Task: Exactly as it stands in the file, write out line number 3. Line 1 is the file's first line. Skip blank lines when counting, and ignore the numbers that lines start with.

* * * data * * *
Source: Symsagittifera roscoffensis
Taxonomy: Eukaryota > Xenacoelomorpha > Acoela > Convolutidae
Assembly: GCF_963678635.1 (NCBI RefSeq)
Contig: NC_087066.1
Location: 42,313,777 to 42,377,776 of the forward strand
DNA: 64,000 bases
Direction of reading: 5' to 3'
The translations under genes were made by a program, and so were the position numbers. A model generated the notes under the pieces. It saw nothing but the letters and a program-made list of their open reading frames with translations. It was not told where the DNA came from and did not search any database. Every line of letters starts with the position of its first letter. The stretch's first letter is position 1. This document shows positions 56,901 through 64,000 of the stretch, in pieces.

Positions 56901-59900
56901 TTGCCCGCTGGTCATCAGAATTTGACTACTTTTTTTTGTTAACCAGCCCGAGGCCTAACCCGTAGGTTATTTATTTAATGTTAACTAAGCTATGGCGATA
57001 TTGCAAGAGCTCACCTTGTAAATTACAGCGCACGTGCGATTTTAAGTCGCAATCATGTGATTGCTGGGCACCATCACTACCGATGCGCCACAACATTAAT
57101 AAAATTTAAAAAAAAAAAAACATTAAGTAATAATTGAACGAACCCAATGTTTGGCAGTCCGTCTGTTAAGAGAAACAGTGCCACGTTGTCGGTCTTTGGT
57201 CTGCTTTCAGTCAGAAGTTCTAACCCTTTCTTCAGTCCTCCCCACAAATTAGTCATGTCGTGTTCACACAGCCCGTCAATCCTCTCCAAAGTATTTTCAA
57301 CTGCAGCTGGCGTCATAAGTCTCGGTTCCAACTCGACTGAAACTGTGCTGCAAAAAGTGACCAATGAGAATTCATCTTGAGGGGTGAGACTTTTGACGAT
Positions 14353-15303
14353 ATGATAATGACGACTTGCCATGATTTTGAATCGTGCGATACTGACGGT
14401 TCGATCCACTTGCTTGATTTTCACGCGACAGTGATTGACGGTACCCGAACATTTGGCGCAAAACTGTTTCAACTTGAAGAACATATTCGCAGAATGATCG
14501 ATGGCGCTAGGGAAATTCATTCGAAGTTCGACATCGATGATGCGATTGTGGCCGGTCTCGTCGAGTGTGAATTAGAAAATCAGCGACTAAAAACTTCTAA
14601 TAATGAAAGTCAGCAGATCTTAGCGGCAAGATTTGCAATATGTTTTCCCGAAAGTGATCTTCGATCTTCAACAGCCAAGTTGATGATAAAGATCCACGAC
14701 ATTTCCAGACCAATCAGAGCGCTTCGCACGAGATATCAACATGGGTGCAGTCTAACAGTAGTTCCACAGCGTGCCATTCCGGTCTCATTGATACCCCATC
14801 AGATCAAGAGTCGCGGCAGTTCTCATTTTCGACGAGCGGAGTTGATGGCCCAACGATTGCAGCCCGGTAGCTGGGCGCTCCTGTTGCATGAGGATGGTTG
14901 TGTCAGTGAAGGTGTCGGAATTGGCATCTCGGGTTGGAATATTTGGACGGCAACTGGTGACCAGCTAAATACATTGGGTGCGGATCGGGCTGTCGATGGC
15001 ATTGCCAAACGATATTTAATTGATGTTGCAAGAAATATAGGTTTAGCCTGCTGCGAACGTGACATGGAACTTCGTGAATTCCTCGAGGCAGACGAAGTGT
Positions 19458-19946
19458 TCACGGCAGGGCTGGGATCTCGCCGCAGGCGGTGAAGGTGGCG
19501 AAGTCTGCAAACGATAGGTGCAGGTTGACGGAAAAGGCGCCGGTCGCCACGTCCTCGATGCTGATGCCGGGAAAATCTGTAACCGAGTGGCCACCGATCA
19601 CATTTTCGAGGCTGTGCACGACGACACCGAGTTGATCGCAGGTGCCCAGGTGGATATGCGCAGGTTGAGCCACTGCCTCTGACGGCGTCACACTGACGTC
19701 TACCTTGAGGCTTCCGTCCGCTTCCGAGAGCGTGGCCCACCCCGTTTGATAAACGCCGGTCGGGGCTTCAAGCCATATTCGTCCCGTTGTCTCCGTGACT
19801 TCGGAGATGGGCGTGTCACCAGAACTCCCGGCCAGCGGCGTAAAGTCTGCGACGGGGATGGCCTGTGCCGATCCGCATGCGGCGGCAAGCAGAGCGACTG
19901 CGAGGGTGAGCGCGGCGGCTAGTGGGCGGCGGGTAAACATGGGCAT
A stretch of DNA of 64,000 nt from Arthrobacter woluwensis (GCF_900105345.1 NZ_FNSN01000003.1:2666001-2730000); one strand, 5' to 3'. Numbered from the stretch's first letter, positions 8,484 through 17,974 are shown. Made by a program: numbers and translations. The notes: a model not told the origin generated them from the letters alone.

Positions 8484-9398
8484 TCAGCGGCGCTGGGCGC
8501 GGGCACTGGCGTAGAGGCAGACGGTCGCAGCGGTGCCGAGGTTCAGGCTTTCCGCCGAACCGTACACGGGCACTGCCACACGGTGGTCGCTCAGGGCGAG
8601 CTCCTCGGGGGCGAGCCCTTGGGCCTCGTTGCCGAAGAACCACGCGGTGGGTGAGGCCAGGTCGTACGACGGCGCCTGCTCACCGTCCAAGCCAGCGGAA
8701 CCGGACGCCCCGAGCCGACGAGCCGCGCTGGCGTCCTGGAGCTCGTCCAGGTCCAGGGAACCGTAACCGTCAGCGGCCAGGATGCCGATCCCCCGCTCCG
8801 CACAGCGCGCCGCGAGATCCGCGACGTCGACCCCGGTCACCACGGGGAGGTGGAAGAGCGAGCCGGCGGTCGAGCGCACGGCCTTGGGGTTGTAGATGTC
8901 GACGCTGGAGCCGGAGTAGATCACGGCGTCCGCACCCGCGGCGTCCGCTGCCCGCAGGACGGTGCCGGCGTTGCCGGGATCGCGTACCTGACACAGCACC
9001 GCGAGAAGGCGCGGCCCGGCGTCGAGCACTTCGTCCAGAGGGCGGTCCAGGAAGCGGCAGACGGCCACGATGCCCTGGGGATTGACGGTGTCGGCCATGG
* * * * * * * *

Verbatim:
Assembly: GCF_963678635.1 (NCBI RefSeq)